Archive for Friday, November 24, 1995


November 24, 1995


As the federal budget clock once again ticks toward confrontation, some in Lawrence organize to save social programs marked for cuts.

Fed up with what they've been hearing from politicians in Washington, a small group of Lawrence residents is organizing what they hope will become a much bigger response to proposed cuts to various social programs.

They are angered by plans in Congress to cut programs for children, the poor and the elderly at the same time that tax cuts are promoted for wealthier Americans.

Their talk of the need for protests and teach-ins is reminiscent of the 1960s peace and civil rights movements -- although their numbers don't yet compare.

But they hope others will join in fighting the cuts.

"I'm very concerned about the way the social programs are being dismantled one by one," said Gwen Kitos, one of about 15 people who has signed up to join a new group calling itself the Grass Roots Social Justice Coalition.

The group's first meeting, open to anyone, will be at 1:30 p.m. Dec. 6 at the Lawrence Pubic Library, 707 Vt.

Organizers don't know what, if anything, will come out of the meeting. But they hope they can draw more attention to the proposed budget cuts.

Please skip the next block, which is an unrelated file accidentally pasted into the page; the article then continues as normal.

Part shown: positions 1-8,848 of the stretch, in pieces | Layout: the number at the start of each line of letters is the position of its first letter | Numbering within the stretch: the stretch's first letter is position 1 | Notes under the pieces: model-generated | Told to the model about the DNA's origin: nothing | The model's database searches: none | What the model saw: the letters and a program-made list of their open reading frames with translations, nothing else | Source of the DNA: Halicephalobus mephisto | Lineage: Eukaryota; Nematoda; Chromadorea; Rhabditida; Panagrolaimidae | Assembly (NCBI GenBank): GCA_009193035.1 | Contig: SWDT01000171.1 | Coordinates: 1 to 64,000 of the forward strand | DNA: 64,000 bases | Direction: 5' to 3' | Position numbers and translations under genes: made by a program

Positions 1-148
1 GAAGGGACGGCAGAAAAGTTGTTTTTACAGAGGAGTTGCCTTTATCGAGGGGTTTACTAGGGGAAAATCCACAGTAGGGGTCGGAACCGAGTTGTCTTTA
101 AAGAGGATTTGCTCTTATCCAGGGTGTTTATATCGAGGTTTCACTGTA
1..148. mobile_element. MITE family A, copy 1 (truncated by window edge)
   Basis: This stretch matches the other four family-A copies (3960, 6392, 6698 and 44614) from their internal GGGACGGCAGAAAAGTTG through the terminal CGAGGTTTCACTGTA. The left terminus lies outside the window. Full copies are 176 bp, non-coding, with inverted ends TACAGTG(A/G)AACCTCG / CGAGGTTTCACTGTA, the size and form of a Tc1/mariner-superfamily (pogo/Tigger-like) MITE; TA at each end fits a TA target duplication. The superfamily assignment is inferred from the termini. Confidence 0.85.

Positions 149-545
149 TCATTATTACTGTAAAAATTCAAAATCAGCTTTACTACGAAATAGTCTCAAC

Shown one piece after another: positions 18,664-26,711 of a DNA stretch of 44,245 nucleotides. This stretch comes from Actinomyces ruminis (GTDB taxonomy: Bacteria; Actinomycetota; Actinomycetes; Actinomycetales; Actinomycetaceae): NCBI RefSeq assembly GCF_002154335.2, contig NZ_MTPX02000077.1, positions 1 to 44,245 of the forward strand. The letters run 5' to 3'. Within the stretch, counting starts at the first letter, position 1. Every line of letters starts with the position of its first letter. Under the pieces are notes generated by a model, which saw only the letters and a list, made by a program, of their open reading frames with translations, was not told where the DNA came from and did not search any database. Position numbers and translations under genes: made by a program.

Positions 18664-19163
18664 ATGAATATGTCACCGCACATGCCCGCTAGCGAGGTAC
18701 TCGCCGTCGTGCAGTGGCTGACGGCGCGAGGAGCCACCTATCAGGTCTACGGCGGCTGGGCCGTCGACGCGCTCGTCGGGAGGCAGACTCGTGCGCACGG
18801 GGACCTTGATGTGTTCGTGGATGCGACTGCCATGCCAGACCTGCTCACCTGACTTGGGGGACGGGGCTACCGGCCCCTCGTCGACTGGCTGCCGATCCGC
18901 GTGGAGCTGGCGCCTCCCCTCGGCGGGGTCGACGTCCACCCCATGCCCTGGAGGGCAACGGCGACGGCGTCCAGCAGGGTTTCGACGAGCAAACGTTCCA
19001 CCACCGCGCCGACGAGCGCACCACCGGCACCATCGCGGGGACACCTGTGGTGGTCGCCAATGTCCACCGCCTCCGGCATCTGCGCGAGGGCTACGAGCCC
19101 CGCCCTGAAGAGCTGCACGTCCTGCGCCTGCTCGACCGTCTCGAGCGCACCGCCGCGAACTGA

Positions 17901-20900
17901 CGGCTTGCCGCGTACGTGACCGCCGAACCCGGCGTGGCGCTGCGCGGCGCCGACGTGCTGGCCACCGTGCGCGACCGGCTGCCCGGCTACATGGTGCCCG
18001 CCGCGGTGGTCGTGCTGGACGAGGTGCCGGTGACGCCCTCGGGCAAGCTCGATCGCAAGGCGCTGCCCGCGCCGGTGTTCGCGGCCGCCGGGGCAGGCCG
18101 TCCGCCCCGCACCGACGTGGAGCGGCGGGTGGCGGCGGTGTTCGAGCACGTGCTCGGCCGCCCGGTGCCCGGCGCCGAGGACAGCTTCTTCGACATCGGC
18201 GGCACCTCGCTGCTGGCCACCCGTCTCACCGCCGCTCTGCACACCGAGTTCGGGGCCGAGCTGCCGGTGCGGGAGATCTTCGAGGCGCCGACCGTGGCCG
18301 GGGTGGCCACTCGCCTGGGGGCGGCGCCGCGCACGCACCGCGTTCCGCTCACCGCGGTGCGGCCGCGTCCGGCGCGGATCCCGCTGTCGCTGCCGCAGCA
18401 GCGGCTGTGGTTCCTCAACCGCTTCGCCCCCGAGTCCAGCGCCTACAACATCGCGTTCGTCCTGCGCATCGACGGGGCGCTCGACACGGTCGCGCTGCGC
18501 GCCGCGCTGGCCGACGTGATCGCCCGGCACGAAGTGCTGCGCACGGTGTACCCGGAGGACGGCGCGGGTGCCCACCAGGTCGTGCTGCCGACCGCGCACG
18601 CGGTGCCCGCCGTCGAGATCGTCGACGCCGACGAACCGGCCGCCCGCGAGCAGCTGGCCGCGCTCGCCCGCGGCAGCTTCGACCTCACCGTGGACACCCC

"If you're comfortable, if you have a job and health insurance and maybe a pension to look forward to, you're not worried," said Kitos, a retired nutritionist.

"But there truly are not as many people in that position any more, and I think that this dismantling of the programs is going to spill over to all age groups and is eventually going to spill over into more of the middle-income groups, and by the time that's done, there won't be anything to fall back on."

The social justice coalition formed in recent weeks in response to a series of meetings organized by the Kaw Valley Chapter of the Older Women's League, where panelists and members discussed the proposed budget cuts.

Some of those who attended the OWL meetings decided they needed to organize a group focused on fighting the cuts.

"I feel like they're going to really disempower people," said Danielle Hermey, 26, one of those who signed up.

"All these cuts represent major changes in the fabric of our society, for the worse," said Hermey, a housing specialist with Independence Inc., a Lawrence agency serving people with disabilities.

"I just think it's going to create lots more poverty," she said. "I think poverty creates lots more social problems in this country. People that aren't educated are more likely to be disempowered and unable to be productive people in our society."

The coalition members will have to act quickly to have any impact on the budget debate set to resume next week in Washington.

Congress will try to finish its work on the 1996 budget by Dec. 15, when a temporary spending bill, now keeping the government afloat, expires.

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